A few years back a custody officer in Kent was prosecuted for smuggling alcohol and cigarettes and supplying the entire Folkestone police station and CPS office for six years with cheap illegal goods.

He kept records and many of the master criminal plods paid by Cheque!.

The judge said it was appalling and wanted action taken over police officers and CPS staff buying obviously smuggled goods.

Guess how many where prosecuted, disciplined or fired?

Answer - None.

As for a voluntary referall to the IPCC, that goes straight back to Kent PSD who bless them have huge difficulties actually investigating there own officers.

As for the lack of ID provided by the plain clothes officers, on demand a police officer is obliged to provide a copy of there warrant card or other form of ID.

As for the WPC saying she was intimidated, that comes under the public order act, not the terrorism act. She has to give a warning advising you to stop the action and only if you refuse does it become an offence.

As for PCSO's, they have no legal powers and need reminding of this all the time.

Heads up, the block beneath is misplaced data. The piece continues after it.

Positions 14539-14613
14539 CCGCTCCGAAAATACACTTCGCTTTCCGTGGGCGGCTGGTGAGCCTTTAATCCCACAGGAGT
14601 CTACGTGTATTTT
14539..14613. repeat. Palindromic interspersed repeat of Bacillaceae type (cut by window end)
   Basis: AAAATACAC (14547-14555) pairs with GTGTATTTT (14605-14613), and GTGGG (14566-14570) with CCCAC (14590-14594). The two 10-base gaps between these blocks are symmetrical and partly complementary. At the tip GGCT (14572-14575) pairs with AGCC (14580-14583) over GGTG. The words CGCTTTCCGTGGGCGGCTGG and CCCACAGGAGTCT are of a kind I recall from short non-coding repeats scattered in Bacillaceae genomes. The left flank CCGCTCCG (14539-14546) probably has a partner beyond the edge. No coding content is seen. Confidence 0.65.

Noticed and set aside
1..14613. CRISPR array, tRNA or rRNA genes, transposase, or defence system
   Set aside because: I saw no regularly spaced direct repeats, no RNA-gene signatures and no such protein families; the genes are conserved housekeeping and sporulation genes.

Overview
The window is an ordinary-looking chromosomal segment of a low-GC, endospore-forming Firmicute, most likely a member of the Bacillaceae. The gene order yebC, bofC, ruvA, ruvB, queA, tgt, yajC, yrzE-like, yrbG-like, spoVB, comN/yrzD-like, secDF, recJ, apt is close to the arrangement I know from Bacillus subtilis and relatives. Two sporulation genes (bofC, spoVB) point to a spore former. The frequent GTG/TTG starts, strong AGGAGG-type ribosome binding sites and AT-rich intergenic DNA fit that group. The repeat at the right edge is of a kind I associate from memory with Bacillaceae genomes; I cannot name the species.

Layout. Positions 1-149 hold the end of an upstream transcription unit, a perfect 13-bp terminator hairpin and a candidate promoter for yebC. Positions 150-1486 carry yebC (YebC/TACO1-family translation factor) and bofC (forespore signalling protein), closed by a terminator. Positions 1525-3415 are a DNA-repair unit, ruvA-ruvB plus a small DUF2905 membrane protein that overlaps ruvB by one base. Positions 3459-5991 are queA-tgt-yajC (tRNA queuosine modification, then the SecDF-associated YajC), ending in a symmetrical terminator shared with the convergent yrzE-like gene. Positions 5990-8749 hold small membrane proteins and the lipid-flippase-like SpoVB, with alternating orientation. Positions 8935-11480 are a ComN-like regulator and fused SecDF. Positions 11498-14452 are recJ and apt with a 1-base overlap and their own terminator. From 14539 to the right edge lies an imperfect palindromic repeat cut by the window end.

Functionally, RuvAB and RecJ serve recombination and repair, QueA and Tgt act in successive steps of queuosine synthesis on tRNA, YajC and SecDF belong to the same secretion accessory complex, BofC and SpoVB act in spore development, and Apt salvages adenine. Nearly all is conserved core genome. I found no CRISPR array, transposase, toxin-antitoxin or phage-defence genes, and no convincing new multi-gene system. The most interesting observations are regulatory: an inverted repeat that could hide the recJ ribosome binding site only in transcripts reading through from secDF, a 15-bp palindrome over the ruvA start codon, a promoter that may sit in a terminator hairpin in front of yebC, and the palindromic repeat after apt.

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Stop

@Ian Rons

In the Stanford Prison Experiment, I thought the guards weren't instructed to be brutal, they just descended into it. Whereas with the current government they're being told "go on, hit him! A dead man can't sue!"

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MnM

If I happen to walk past someone being arrested for photography

I shall photograph it and encourage others to do the same.

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Pirate

I have a lot of respect for most coppers, but.....

... when I look at f&$^$%s like this, I can only say, it is diminishing by the minute!!!!

Cops have a hard job, granted but it is not surprising, that more and more people start going against them when there are exactly idiots like that who -in my opinion- don't even have the right to breath, since it is a waste of resource (I sure hope they read this).

First thing to be done should be a psycho-analysis whether they have an inferiority complex.

If they do, then they should immediately be relieved of street duty in order to prevent PR-disasters like this.

Things like this just ruin good honest and reasonable coppers reputation, and I think that is definitely not fair and most of all a waste of tax payers money